Other spheres that the Fish tried to tackle never yielded all that easily to 'em, but still, their attempts at R'n'B do range from real crappy and annoying ('The Love Machine') to "so lame I can't stop giggling" ('Rock And Soul Music'). They had a good, if not extraordinary, sense o' the blues, and in a way, did help pioneer country-rock along with middle-and-late-period Byrds and the Buffalo Springfield. The important thing to remember here is that if you expect the Fish catalog to consist of nothing but anti-Lyndon Johnson diatribes, on one hand, and stoned repetitive hippie arpeggios with a lot of echo, on the other hand, you're in for a big surprise. The band was never really politicized or psychedelicized in the exact degree that you'd think 'em to be from reading stuff about them. It wasn't a great band, and it wasn't even a very good band, but it's still a band worth getting to know for everybody interested in fully understanding the spirit of Sixties - the spirit where you couldn't really put an all-encompassing label on any one band, however much you'd want to. For proof, be sure to check out Here We Are Again and see how much politics or psychedelia you find on there.

Lineup: Joe McDonald - vocals, rhythm guitar; Barry Melton - vocals, lead guitar; David Cohen - guitar, keyboards; Bruce Barthol - bass guitar; Gary "Chicken" Hirsch - drums. Barthol quit, 1969, replaced by session players, then Doug Metzner. Cohen quit, 1969, replaced by Mark Kapner. Hirsch quit, 1970, replaced by Greg Dewey; group disbanded soon afterwards.



Year Of Release: 1967

Record rating = 9
Overall rating = 10

Hey, these guys can't write a decent song to save their lives, but at least the gimmick is fresh when it's only just started.

Best song: FLYING HIGH

Track listing: 1) Flying High; 2) Not So Sweet Martha Lorraine; 3) Death Sound; 4) Porpoise Mouth; 5) Section 43; 6) Super Bird; 7) Sad And Lonely Times; 8) Love; 9) Bass Strings; 10) The Masked Marauder; 11) Grace.

Well, essentially the Fish's debut will only appeal to real diehard fans of the Frisco scene, but then again, even from my quite different perspective, it's hardly the worst record released in 1967. I sure heard worse ones, even from the same scene (Baxter's, anyone?). Once and for all, the Fish prove that there ain't a major, or even a simply good, songwriter anywhere in the band, and that they're not going for professionalism either - or maybe they were just too stoned while recording, because at times I can almost feel the drummer slumping over his seat and starting to punch the instrument with his nose or something. But it would also be useless to deny the spark of creativity: this album was done with a passion, and you can certainly see how these guys were really bent on "shattering boundaries", both in the musical area and the lyrical one.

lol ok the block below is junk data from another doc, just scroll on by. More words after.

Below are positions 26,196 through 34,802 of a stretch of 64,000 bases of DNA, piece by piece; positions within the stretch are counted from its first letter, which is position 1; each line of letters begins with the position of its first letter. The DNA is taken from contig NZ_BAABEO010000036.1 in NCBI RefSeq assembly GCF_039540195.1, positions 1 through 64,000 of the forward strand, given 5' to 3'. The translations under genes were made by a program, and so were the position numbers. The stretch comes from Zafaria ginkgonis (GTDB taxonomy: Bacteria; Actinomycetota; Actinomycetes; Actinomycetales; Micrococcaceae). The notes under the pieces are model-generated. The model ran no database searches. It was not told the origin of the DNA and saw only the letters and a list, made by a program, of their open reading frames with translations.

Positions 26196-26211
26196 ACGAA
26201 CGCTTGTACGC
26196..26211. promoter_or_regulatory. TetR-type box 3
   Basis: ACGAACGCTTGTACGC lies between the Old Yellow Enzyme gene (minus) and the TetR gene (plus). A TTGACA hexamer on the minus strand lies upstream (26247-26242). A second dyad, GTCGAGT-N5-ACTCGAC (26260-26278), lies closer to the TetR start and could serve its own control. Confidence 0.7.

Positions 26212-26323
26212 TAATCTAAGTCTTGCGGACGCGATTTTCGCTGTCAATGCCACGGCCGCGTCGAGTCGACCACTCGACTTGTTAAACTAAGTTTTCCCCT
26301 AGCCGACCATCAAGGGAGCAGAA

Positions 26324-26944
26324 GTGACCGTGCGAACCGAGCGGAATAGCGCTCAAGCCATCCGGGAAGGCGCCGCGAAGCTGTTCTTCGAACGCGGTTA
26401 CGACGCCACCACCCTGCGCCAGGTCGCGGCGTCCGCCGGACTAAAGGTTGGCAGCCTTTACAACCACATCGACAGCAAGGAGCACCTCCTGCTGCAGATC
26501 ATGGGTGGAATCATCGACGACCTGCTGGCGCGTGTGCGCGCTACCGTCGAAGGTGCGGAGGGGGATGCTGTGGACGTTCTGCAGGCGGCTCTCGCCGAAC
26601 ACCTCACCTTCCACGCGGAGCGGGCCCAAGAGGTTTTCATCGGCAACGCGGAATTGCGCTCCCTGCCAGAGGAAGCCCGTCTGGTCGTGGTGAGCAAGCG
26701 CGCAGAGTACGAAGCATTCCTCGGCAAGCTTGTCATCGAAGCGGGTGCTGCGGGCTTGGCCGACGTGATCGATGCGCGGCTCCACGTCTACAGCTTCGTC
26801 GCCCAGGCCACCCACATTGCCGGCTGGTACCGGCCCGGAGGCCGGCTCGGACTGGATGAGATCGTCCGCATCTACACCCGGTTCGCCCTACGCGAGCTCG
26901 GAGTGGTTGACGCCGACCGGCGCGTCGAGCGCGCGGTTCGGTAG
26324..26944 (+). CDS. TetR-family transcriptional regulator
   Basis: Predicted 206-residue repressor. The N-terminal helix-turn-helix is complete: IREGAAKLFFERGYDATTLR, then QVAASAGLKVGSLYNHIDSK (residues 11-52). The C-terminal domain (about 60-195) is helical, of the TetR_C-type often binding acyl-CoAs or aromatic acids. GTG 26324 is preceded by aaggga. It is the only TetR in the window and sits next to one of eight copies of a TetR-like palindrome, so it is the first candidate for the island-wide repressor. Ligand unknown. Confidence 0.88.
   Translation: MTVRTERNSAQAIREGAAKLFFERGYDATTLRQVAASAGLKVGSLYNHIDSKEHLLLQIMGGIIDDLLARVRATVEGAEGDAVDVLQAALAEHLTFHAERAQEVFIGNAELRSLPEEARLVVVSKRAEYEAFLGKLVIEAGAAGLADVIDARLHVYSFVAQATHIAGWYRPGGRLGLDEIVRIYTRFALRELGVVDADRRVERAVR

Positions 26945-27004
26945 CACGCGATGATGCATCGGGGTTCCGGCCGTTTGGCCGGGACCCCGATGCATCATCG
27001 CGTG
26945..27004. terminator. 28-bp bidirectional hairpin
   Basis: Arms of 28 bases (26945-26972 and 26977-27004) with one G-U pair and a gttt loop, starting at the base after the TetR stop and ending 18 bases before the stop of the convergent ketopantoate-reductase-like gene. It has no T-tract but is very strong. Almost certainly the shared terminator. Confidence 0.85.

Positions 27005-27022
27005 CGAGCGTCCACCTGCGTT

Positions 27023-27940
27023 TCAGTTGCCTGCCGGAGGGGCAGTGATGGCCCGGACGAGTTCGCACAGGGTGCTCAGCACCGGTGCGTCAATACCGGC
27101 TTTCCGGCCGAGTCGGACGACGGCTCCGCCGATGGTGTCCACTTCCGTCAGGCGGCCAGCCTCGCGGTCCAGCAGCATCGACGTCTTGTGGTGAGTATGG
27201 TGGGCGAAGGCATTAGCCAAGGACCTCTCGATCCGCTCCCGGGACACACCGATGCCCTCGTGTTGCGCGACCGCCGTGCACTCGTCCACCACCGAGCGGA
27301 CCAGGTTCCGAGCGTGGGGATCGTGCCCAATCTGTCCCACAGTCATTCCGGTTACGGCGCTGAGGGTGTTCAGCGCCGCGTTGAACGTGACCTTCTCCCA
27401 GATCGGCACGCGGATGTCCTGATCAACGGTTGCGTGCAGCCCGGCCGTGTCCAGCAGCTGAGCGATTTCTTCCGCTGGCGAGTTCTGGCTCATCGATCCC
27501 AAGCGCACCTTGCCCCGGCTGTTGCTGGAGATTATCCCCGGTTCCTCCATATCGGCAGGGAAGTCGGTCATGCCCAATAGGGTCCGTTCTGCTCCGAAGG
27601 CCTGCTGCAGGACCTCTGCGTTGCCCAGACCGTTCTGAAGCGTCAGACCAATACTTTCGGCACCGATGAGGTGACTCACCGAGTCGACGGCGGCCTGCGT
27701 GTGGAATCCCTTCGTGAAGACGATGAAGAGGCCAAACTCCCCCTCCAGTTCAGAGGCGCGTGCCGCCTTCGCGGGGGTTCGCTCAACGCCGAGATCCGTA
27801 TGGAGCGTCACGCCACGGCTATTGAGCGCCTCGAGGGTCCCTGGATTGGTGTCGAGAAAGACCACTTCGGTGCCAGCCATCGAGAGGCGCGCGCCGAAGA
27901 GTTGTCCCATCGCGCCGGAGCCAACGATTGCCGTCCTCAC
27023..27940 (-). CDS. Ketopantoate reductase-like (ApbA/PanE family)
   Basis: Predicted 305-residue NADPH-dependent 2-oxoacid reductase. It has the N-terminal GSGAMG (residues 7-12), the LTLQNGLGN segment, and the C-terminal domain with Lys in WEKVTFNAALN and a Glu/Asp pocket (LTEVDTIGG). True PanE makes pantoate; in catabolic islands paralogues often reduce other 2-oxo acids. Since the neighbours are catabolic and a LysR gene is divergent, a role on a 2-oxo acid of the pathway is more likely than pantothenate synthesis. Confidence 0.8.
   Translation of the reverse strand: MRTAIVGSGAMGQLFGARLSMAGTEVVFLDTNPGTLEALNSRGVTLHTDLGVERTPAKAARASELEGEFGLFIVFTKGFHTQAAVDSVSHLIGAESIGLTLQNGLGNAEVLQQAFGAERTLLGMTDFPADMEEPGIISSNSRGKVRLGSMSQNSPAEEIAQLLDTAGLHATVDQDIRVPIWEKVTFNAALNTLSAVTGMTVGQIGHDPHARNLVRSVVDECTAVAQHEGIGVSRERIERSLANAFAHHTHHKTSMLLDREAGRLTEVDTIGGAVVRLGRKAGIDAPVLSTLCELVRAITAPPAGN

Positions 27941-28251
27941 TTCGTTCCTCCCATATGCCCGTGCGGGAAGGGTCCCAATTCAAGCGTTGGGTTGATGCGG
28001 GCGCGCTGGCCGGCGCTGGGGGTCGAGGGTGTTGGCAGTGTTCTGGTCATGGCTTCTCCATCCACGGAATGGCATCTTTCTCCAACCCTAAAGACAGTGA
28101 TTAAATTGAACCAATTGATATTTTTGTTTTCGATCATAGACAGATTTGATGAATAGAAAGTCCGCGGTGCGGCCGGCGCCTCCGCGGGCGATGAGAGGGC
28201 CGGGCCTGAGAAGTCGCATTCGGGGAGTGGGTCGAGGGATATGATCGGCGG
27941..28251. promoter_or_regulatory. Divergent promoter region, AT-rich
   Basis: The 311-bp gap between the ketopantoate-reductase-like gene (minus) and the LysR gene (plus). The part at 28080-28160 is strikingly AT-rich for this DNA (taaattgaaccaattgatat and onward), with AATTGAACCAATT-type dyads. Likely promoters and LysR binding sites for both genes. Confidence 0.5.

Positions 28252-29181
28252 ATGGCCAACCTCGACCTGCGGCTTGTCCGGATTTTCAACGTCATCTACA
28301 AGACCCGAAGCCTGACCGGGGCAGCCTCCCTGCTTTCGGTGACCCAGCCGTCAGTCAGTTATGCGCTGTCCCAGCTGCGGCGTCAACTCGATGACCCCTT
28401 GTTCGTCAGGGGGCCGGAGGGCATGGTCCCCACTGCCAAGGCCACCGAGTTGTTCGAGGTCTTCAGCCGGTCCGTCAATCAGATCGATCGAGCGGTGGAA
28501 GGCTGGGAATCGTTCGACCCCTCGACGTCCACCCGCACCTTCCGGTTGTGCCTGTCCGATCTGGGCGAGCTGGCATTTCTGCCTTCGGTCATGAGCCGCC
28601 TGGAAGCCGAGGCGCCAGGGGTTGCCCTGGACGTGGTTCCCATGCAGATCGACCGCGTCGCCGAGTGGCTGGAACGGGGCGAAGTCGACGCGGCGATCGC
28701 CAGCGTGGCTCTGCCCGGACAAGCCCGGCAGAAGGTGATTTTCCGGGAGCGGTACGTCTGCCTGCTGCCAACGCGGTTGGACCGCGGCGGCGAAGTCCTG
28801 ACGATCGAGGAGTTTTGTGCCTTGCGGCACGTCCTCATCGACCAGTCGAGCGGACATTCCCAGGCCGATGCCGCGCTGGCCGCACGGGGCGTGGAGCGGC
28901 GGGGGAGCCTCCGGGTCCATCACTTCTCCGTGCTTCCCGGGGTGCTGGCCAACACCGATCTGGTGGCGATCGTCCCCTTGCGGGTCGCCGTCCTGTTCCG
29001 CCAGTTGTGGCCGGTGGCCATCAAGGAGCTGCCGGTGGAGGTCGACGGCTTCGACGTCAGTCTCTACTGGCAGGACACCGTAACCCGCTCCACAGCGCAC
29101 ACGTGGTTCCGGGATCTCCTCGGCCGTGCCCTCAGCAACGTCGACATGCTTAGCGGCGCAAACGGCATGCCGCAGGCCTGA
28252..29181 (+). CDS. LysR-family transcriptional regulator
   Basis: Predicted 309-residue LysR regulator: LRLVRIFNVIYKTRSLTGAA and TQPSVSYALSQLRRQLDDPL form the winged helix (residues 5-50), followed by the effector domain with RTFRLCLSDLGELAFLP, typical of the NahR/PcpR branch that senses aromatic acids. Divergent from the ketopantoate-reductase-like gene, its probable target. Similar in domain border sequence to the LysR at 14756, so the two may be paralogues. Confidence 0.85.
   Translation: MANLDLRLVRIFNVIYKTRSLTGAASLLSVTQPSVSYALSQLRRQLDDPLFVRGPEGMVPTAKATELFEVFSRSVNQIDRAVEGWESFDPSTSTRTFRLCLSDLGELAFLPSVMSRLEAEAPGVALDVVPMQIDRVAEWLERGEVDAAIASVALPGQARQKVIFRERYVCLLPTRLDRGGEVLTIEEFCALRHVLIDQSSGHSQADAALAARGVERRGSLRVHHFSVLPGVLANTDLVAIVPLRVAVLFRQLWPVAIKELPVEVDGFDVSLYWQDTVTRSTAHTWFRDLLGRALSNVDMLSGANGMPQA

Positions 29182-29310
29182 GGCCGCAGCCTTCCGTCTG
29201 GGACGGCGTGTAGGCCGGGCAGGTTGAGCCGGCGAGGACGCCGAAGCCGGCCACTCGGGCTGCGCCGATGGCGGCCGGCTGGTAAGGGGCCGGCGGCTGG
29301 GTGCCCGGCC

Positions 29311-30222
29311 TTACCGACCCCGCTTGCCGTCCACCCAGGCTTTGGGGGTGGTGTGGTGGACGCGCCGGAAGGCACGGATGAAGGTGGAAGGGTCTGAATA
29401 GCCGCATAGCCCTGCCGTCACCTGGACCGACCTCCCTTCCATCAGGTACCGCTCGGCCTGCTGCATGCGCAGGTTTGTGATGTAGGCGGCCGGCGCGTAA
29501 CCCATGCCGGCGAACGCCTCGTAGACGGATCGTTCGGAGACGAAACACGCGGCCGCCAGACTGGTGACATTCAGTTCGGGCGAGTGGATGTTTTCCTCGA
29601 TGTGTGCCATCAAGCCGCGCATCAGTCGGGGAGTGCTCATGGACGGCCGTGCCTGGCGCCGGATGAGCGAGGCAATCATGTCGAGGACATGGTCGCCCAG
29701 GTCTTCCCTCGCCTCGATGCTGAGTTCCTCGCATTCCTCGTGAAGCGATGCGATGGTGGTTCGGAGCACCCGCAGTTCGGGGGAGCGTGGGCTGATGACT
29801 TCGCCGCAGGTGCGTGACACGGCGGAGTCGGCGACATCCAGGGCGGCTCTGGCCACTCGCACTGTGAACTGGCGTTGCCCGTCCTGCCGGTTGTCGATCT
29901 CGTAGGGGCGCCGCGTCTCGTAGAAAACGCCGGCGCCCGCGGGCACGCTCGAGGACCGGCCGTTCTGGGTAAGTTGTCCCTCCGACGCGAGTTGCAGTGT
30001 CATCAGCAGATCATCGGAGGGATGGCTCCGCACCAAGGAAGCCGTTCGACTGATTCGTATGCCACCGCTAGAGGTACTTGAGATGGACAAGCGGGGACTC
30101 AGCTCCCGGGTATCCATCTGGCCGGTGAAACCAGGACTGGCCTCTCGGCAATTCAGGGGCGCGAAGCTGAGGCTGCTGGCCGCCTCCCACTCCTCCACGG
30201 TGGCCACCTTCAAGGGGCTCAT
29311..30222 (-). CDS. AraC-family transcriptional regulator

Above all, stoned or not, they have some energy. Barry Melton's guitar tone never experienced any serious changes throughout all of his stay in the band, but it's a nice tone, sort of a cross between the aggressive nuggets-like garage style and the drugged-out Kaukonen/Garcia style, but overall, closer to the former than the latter. So if you throw on this record and adjust your volume loud enough, the opening tune, 'Flying High', will give you a good punch. A slightly weird blues-rocker about hiking a ride, no less, punctuated by the ambiguous chorus "I went flying high all the way", I think Christgau called this the best (and the only good) song ever done by these guys, and in a way, I agree. However, it is given some competition by the second track, the Dylan-esque character assassination of 'Not So Sweet Martha Lorraine', where Joe McDonald's powerful and slightly sly vocals first come into serious consideration, and you also get a serious introduction into the organ sound of David Cohen - the Force is currently telling me that he is the most well-trained musician in the band, but then again, what is the Force next to Robert Christgau?